The beauty of it is that NIMASA shall under the supervision of the Minister of Transport, establish and maintain the Fund and it will not have to go cap-in-hand to the Federal Government with a view to getting money to implement the provisions of the Act. It is self-funded.

That fund would be sourced from the following:-
Money as may be in each year approved by the Federal Government for the implementation of the Act. So, this in my view could come from the budgetary allocation. Then, gifts, financial contributions by beneficiaries of the services of the maritime law enforcement agency under this Act.  Beneficiaries would include shipowners and operators or maritime labour that had benefitted from the implementation of the provisions by NIMASA and felt it should appreciate NIMASA’s efforts by contributing to the Fund. Another source of the Fund is 35% of the proceeds of the sales from any property seized and anything forfeited under the Act, including things used in the committing of the crime. For example, if a vessel is used for the commission of the maritime crime, that vessel is forfeited to the Federal Government, and if it is sold, 35 per cent of the proceeds goes into the fund. Then, contribution from the maritime fund under NIMASA Act. But the problem here is that the National Assembly did not indicate the quantum of the maritime fund that should go into this Fund. If it had said a certain percentage, it would have been clearer, but it just said contribution. So, in my view, the quantum of the contribution has been left to the discretion of the Director-General of NIMASA. Then, the last source of the Fund is contribution from the Cabotage Vessel Financing Fund (CVFF). Again, no percentage or amount of this Fund has been indicated by the National Assembly. It means that like the contribution from the Maritime Fund, the Director-General of NIMASA will have to use his discretion to determine what the amount will be. Since it is discretion and uncertain, the contributions from the Maritime Fund and Cabotage Vessel Financing Fund, will not be same annually. It is also noteworthy that there is no time limit for these two contributions from these two Funds administered by NIMASA, to be made The problem may be, first because this Cabotage Vessel Financing Fund had never been disbursed. Two, that those who have been contributing to it, the shipowners, have been complaining that it is their money, it may become controversial. But, the thing is that, if you ask me, I think the rationale behind this is to say after all, this is for the implementation of the Act is for the shipowners’ protection. So, if it is for their protection, there is nothing wrong in saying they should give back a part of the Cabotage Vessel Financing Fund that is for development of domestic shipping for their protection.. So, I think they will buy that. NIMASA should keep a good record of it. It is also important to know that the law enforcement agencies shall be responsible for the gathering of intelligence, patrolling the waters and investigating the offences provided for under this Act.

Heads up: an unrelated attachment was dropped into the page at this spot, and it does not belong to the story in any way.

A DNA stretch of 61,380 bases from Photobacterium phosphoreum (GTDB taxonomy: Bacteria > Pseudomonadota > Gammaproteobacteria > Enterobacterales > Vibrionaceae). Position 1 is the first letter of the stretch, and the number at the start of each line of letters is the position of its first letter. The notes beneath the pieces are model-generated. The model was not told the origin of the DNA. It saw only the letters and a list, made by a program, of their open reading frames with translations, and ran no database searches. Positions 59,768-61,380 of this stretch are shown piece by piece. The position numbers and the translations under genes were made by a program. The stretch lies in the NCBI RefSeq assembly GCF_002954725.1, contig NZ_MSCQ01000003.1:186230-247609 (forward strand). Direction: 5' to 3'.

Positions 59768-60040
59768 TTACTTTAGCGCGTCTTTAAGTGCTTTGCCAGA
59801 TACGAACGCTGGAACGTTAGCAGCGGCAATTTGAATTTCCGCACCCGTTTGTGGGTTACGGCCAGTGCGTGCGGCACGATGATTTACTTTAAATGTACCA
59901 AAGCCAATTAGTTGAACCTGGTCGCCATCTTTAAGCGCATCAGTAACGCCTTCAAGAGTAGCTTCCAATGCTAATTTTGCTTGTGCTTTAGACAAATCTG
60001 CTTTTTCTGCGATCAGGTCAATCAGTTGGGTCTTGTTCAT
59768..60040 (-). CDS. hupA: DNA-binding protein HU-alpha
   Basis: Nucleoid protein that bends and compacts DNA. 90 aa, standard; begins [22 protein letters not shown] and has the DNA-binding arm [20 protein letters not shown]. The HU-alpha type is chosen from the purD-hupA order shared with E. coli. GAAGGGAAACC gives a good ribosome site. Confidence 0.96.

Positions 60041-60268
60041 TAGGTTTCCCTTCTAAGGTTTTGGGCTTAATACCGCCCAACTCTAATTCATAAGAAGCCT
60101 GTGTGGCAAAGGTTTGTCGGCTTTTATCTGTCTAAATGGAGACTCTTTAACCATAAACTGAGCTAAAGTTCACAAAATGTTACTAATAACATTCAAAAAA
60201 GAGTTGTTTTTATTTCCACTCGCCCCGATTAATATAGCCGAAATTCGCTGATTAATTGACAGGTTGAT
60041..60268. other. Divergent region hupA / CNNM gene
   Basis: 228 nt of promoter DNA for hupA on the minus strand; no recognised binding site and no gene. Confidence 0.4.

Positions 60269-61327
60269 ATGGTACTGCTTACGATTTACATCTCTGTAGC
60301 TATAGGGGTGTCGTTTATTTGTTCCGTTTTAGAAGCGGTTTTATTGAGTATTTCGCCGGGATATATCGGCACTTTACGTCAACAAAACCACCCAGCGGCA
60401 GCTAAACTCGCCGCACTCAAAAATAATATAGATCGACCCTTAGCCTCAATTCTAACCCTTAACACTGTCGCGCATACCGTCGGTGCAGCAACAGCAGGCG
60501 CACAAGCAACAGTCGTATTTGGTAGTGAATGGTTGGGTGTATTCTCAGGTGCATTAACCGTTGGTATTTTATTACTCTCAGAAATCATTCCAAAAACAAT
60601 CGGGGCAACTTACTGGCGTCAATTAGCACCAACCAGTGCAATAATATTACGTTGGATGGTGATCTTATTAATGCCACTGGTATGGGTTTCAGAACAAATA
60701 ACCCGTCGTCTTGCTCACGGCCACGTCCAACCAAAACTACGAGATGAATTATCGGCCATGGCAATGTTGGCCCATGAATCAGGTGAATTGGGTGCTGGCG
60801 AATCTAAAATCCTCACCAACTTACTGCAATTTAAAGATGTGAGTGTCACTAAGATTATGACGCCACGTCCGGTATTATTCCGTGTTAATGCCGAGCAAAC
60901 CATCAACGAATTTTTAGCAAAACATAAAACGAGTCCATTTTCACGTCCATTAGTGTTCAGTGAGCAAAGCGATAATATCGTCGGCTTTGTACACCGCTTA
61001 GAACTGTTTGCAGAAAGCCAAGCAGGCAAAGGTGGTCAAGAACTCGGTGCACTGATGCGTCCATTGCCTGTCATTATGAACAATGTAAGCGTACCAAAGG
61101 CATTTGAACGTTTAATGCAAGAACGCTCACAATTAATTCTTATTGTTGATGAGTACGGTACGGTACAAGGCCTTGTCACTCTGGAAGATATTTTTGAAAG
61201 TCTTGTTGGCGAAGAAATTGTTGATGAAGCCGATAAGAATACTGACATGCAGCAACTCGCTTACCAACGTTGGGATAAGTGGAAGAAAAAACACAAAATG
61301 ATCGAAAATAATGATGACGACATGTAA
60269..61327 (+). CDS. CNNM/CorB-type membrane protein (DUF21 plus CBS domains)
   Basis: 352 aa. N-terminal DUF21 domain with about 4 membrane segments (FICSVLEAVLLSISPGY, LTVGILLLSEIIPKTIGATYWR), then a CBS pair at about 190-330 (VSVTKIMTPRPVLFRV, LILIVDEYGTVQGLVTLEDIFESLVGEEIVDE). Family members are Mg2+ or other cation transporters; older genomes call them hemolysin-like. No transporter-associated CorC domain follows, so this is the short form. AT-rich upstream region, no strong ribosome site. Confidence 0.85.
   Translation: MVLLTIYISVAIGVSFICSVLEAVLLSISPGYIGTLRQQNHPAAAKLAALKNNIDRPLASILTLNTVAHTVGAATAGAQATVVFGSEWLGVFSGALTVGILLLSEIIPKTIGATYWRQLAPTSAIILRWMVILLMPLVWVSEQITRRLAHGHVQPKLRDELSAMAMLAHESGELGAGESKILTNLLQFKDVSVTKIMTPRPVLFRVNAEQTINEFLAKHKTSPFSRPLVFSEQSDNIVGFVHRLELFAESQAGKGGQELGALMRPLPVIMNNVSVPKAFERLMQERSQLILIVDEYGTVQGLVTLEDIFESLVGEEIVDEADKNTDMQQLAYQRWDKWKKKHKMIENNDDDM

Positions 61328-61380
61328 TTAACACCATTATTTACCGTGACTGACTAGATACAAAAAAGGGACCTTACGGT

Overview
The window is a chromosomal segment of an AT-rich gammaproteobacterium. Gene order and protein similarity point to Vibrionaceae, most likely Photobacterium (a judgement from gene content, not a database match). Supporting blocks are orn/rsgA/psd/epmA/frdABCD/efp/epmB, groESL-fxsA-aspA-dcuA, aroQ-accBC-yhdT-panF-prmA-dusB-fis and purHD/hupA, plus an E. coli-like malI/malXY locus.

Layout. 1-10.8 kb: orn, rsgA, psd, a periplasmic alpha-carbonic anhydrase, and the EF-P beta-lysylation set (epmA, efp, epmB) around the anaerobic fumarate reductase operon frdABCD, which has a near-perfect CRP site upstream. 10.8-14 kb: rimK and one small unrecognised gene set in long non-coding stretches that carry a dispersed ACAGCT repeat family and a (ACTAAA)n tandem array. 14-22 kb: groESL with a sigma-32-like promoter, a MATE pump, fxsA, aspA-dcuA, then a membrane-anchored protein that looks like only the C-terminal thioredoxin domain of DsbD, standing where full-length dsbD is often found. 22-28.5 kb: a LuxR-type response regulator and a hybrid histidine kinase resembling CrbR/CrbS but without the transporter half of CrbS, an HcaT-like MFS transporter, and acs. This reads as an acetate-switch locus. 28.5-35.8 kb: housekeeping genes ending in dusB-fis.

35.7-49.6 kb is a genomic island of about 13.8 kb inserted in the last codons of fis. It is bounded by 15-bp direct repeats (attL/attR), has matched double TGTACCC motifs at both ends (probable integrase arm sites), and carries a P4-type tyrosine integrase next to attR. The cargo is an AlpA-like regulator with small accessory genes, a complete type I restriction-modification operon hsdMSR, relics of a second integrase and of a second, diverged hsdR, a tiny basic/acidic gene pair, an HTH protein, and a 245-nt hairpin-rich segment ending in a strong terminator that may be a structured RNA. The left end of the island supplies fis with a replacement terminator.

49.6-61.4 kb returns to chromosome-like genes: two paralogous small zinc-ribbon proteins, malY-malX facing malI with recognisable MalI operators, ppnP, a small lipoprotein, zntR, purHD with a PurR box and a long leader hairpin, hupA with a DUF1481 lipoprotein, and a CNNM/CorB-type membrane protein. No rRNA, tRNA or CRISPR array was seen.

What is the composition of the Law Enforcement Agency, as provided by this Act, for the purpose of the enforcement function?

There is an omission, in that the National Assembly did not define or specify who the law enforcement agencies are. But, that omission is not from the drafter who carefully defined them, they removed them. So, who is the law enforcement and security agency is now left to construction. So, is NIMASA a law enforcement agent?  Is it a security agent? Does NIMASA not enforce laws as an agent of the Federal Government? So, can’t it claim to be law enforcement agent? My opinion is that NIMASA is a law enforcement agent of the Federal Government, but it is not a security agent of the Federal Government. Then, it can come under this, solely for the gathering of intelligence. NIMASA has vessels and patrols our waters with the Navy doing surveillance. Then, you can also talk of the Nigerian Navy, Marine Police, even Nigerian Army, and then the Civil Defence Corps.
There is a provision of the Act that says:  “in addition to subsection 3, the law enforcement agencies have power to partner with any other maritime stakeholder, West African neighbours and other Nigerian maritime stakeholders to provide the necessary education support, information, awareness, sensitisation towards the prevention and elimination of maritime offences and other unlawful acts. But this does not go far enough. It has delineated the nature of cooperation, partnering, sensitisation towards the prevention, elimination of maritime offences and other unlawful acts. But it did not really say in the area of investigation of the crime. That is where there may be over-lapping and struggle for superiority amongst the enforcement agencies. In as much as that is the situation, I must say that gathering of intelligence, patrolling the waters and investigation of crimes should be jointly done or solely done by those with the best capacities and wherewithal to do so. So, after investigating the crime committed, what do you do? Only the Attorney General of the Federation or an officer designated by his office and NIMASA, with the consent from the AGF can prosecute. Nigerian Navy does not have prosecutorial powers under the Act even though it can arrest, gather intelligence, carry out surveillance, arrest and detain suspects. So, it would investigate. But after investigating, it must now pass the evidence on to the AGF’s office, or if a fiat has been given to NIMASA by the AGF’s office, NIMASA will use their Lawyers to prosecute. It is also important to note that the Investigating Police Officer (IPO) or Investigating Officer will give evidence as the person who actually carried out the investigation.